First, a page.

patients with diabetes type II.
Life Sci. 2004.
A double-blind, placebo-controlled, randomized, multi-center study was performed with 77 diabetes type II patients to investigate anti-diabetic effects. Supplementation with 100 mg Pycnogenol for 12 weeks, during which a standard anti-diabetic treatment was continued, significantly lowered plasma glucose levels as compared to placebo. HbA1(c) was also lowered; however, the difference as compared to placebo was statistically significant only for the first month. In the Pycnogenol-group endothelin-1 was significantly decreased, while 6-ketoprostaglandin F(1a) in plasma was elevated compared to placebo. Nitric oxide levels in plasma increased during treatment in both groups, but, differences did not reach statistical significance. Pycnogenol was well-tolerated with ECG, electrolytes, creatinine and blood urea nitrogen remaining unchanged in both groups. Mild and transient unwanted effects were reported for both groups without significant differences. Supplementation of Pycnogenol to conventional diabetes treatment lowers glucose levels and improves endothelial function.
French maritime pine bark extract, improves endothelial
function of hypertensive patients.
Life Sci. 2004.
Supplementation of the patients with 100 mg Pycnogenol over a period of 12 weeks helped to reduce the dose of the calcium antagonist nifedipine in a statistically significant manner. Intake decreased endothelin-1 concentrations significantly compared to placebo while concentrations of 6-keto prostaglandin F1a in plasma were significantly higher compared to placebo.
Is Pycnogenol cream effective? What conditions is it useful in dermatology?
I haven't seen much research on Pycnogenol cream and don't yet know what role it play in dermatology.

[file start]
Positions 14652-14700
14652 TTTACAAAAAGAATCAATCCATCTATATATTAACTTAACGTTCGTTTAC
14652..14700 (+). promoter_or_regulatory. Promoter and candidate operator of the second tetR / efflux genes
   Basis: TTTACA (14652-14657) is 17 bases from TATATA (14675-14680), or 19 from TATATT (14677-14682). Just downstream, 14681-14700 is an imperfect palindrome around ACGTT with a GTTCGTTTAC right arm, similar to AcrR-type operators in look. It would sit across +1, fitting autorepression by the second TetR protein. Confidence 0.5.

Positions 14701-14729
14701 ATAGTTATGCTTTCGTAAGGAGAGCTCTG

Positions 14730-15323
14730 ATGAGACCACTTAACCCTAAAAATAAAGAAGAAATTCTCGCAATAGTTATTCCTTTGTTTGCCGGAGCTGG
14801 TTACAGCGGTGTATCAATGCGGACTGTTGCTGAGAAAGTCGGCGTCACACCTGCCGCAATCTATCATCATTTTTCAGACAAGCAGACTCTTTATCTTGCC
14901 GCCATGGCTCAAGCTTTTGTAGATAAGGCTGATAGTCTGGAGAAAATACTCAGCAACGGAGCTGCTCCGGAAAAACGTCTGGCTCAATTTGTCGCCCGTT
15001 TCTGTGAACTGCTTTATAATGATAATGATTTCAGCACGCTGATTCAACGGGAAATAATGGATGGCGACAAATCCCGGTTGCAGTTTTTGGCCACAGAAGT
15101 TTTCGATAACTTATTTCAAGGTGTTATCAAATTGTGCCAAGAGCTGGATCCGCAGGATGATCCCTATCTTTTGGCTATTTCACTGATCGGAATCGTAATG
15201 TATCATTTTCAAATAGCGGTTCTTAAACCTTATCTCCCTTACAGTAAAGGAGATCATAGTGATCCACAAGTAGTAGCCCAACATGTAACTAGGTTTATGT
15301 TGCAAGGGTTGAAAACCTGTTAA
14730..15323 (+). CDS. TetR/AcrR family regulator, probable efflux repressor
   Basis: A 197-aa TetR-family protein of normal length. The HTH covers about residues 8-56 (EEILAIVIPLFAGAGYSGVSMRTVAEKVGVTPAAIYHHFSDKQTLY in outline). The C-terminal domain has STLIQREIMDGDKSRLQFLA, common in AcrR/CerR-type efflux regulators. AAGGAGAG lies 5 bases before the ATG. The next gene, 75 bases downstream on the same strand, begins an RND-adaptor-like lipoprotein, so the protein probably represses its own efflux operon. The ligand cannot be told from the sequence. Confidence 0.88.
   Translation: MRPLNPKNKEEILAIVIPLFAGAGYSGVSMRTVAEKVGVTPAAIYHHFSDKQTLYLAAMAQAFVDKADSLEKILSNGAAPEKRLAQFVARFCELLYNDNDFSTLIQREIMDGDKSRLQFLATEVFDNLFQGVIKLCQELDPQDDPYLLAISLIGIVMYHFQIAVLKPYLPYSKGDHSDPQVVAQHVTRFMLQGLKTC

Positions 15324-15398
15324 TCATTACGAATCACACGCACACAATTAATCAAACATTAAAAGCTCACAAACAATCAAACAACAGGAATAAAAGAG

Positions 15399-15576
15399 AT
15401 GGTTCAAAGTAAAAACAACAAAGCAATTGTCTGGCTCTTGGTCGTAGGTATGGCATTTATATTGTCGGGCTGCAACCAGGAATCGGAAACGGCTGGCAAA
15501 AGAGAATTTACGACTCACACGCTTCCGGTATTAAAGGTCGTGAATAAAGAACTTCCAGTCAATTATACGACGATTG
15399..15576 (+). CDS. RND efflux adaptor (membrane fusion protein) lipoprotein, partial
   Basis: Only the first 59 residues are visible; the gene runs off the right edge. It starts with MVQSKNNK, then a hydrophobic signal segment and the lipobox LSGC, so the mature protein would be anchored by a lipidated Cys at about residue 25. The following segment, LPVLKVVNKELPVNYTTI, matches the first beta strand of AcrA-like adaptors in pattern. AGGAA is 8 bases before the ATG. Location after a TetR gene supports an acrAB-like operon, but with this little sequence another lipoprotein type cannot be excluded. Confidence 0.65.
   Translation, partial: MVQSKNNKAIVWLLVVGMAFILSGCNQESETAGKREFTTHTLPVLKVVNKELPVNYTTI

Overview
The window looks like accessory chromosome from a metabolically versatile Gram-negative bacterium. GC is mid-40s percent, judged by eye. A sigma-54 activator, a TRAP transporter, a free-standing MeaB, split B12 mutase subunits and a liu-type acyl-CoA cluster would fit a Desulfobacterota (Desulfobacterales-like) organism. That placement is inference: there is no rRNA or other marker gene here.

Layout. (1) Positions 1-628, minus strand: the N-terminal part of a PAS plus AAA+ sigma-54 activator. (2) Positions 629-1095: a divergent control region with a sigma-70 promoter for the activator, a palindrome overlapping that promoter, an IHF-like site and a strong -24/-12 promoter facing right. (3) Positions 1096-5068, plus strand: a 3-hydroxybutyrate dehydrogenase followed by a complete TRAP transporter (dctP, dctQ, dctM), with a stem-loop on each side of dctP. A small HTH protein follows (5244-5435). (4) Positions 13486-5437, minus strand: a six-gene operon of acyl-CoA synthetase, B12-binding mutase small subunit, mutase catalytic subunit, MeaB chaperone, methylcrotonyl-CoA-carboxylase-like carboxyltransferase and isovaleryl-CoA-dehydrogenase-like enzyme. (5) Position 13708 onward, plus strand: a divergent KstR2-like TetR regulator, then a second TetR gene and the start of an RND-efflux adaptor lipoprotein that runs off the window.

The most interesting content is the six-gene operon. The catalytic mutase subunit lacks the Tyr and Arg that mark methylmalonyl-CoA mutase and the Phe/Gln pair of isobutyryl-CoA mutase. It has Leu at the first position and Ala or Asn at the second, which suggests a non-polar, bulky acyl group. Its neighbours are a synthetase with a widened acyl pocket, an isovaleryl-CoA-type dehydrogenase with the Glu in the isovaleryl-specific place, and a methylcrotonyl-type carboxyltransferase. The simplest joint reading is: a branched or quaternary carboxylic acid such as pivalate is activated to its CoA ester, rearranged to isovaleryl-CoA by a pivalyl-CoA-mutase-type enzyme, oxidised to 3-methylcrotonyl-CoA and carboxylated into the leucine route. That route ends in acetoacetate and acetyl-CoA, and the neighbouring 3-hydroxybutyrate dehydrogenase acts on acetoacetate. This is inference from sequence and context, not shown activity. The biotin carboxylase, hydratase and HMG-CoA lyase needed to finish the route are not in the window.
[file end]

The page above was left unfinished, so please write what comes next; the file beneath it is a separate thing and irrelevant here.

Q. I am interested in giving my
daughter Pycnogenol supplements, I have heard its properties may be beneficial for her
eyes (see signature below) with particular regard to her retinas. What
strength should a five year old take and how often? Daughter aged (5),
FEVR (Familial Exudative Vitreoretinopathy) which she inherited along with
her good looks and charm, from her Daddy, causing progressive sight loss.
Retinal detachment in left eye, with no sight, right eye severely visually
impaired. Registered Blind.
A. We have no idea what the appropriate Pycnogenol dosage would be and also no idea whether it would help.
Q. I came an article on Pycnogenol mentioned in
Newsweek - Nov. 6, 2006 issue - "Today a French
maritime pine bark extract called Pycnogenol — a mix of antioxidant and
anti-inflammatory compounds — is a fast-growing supplement on the U.S. market,
with sales up 25 percent this year to date. Unlike most supplements, which have
very little research behind them, Pycnogenol (pic-NOJ-en-ol) has 36
double-blind, placebo-controlled trials. The strongest evidence relates to heart
health—helping to reduce unwanted clotting, lower "bad" cholesterol and bring
down mild hypertension. But the latest studies suggest benefits for diabetes,
too. Diabetic patients eventually tend to develop leaky capillaries, which can
lead to vision loss, leg ulcers and even amputation of toes or feet. A small
study in September found that 150mg of Pycnogenol a day for four weeks helped
repair blood vessels and improve capillary blood flow by 34 percent—versus 5
percent for those receiving a placebo. For general health, 25mg to 50mg a day
will do. But it won't come cheap (think $30 to $50 a bottle)." Do you think it
is safe to take 25 or 50 mg daily?
A. Pycnogenol seems to have good research supporting its benefits, but then again there are hundreds or thousands of beneficial substances in various fruits, vegetables, roots, barks, herbs, etc. We certainly can't take them all. For the time being, I think it is safe to take Pycnogenol 25 mg or 50 three or four times a week with breakfast.
Q. Just want to find out from you if Prelox is natural
and safe. I don't like anything like Viagra I only take natural supplements with
no side effect like multivitamins. What ingredient is in Prelox?
A. Prelox is a combination of Pycnogenol and arginine. We have not tested Prelox and therefore do not have first hand experience whether it is effective or safe. There are many more herbs and plant extracts that have a potent aphrodisiac property and we are not sure Pycnogenol falls into that category. However, Pycnogenol could perhaps be useful in dilating blood vessels.